Autonomous ram air parachutes systems have been developed for cargo drops but suffer from several problems that have prevented them from being generally adopted into military techniques. Prior art guided systems include a harness/container system, a single parachute, flight computer, guidance and navigation control software, a GPS, and electric motor actuators. The flight computer must calculate a flight path and glide the system from the drop point all the way to the ground target. In order for flight computer to accomplish this the parachute used must be of low wing loading to ensure docile and slow flight. Such lightly loaded parachutes fly with free flight forward speeds of approximately 25 miles per hour or slower. Typical wing loadings are around 1 pound per square foot of wing area. Such slow systems present several problems, first they are greatly effected by winds aloft. At high altitudes winds are quite strong and can be several times the forward speed of the wing. This necessitates the need to map out specific winds at each altitude by dropping radio frequency transmitting sensors units. The collected data must be analyzed and imported to the autonomous systems flight computer to enable a drop position to be calculated and then a flight path. Another problem is the systems time in the air with such light wing loaded parachutes is quite long, increasing their vulnerability and delivery time. Another problem is that higher weight cargo requires proportionally larger wings which become completely impractical far below the maximum weight desired for military use. Therefore, a need exists for an improved autonomous guided parachute system which can provide accurate targeting control from high altitudes, while flying at higher speeds to reduce or negate wind effects, and be able to scale to the ultimate high weight cargo required by militaries.
 Typically, static line deployment is used for cargo drops. A line from the harness/container is attached to the cargo hold of the delivery aircraft. The cargo is then pushed out of the hold. The line causes the parachute to be deployed, with or without the use of a drogue. However, air currents around the delivery aircraft can interfere with proper deployment of a gliding parachute using a static line. Also, the cargo is not typically falling stable upon immediate exit which can cause difficulties during opening of the gliding parachute. In order to slightly delay opening, existing systems utilize a double-bag deployment system. However, the double-bag system is complicated and expensive to construct as well as complicated to pack. Therefore, a need exists for an improved system for delaying the deployment of a gliding parachute.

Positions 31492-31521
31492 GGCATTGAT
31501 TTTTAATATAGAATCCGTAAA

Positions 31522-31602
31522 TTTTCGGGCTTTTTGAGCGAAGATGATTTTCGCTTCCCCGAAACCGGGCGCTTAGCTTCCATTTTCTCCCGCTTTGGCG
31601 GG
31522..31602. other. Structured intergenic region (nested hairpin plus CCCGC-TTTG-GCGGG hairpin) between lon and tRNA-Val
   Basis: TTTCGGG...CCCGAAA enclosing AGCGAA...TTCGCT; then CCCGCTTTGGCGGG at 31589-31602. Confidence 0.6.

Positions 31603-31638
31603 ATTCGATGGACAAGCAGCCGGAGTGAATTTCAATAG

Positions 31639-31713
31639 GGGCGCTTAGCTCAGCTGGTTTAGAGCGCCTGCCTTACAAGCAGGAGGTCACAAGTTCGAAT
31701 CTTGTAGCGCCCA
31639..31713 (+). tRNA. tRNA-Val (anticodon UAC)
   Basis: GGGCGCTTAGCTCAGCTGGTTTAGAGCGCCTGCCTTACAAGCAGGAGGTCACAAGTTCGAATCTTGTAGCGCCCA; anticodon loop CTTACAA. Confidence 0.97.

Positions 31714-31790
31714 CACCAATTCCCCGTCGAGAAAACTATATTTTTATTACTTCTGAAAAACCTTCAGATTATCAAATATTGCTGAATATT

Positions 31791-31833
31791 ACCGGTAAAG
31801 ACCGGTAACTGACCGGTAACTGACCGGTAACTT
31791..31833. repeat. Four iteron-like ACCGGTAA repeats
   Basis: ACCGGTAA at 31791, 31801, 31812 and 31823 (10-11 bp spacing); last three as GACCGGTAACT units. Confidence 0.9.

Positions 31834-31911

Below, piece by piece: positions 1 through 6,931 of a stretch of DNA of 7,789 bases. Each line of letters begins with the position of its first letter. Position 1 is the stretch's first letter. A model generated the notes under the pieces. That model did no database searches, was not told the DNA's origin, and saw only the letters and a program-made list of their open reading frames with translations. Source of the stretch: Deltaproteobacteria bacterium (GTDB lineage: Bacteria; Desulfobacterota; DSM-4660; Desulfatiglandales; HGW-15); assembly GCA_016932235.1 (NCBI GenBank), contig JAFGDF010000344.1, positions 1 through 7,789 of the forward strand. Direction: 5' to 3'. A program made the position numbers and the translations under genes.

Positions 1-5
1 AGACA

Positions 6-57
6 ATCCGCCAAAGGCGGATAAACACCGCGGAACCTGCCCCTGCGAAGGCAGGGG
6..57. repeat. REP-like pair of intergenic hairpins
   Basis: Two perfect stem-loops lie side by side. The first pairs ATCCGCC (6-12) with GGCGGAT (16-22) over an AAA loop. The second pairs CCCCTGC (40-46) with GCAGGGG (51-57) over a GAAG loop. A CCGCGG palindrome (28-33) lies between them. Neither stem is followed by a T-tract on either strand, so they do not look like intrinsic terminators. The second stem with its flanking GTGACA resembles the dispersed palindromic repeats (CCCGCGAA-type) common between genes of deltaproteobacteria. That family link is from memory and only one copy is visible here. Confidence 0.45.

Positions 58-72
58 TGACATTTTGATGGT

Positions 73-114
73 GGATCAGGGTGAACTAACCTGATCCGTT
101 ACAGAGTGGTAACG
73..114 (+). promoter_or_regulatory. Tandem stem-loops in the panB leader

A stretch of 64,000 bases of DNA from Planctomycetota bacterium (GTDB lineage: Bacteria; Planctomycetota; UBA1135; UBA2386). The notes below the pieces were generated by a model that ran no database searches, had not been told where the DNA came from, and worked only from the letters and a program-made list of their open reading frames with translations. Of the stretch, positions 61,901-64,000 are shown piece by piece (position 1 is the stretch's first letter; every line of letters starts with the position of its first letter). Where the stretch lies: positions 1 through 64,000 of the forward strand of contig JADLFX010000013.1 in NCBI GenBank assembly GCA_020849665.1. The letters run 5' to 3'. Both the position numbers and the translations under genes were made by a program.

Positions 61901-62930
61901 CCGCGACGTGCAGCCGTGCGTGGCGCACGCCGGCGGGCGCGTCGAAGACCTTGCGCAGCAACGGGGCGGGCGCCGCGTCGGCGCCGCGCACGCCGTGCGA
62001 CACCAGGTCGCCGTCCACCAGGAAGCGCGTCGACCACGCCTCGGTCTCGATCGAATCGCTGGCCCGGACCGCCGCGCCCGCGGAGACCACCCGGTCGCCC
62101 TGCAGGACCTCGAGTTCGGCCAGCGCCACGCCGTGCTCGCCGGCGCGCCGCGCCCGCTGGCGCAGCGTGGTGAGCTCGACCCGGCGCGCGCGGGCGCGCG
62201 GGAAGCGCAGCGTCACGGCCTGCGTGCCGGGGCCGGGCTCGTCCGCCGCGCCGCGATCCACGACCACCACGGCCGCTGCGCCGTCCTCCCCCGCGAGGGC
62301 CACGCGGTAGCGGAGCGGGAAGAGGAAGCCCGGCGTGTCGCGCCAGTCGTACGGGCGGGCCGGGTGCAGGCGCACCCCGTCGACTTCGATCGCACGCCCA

Additionally prior art systems use electric motor actuators and batteries. Typically the motors are overly complicated DC servo drive motors. At high altitudes temperatures are very low. Such systems suffer from the requirement for very large, low power density cold weather batteries. To meet military demand high altitude systems must operate up to −65 F. and existing systems do not function at such temperatures. As such there exists a need for lighter simpler actuators and power system that are unaffected by extreme temperatures.SUMMARY OF THE INVENTION
 The deficiencies of the prior art are substantially overcome by the guided, multi-stage parachute system of the present invention. According to an aspect of the invention, the parachute system includes two different kinds of parachutes for use during different phases of the cargo drop process. The requirement of guidance and soft landing have been separated. A fast, high performance ram air parachute is used to guide the cargo in substantially a straight line from exit point to substantially overhead of the target location and then rapidly spiral dive down to lose altitude. The system transitions to a larger unguided landing parachute prior to impact. The multi-stage parachute system utilizes the advantages of different kinds of parachutes to achieve greater control and improved performance. Since the gliding parachute is not used for landing of the cargo, it can be designed for extremely high speed and high wing load capabilities. These features allow higher reliability in high altitude drops by limiting the effect of winds and greatly reduce time aloft. Since the landing parachute is not used to control location, it can be designed for a soft landing of large cargos. Also, it can be deployed at the lowest possible altitudes to minimize unguided drift.
 According to another aspect of the invention, a novel flight controller provides control for the parachute system. The flight controller determines the position and altitude of the parachute system. The flight controller operates the steering controls of the guidance parachute. Once within a specified radius of overhead the target location, the flight controller further operates steering controls of the guidance parachute for a rapid, controlled descent overhead the target location until a predetermined minimum altitude is reached. Once the predetermined altitude is reached, the flight controller releases the guidance parachute to transition to the landing parachute.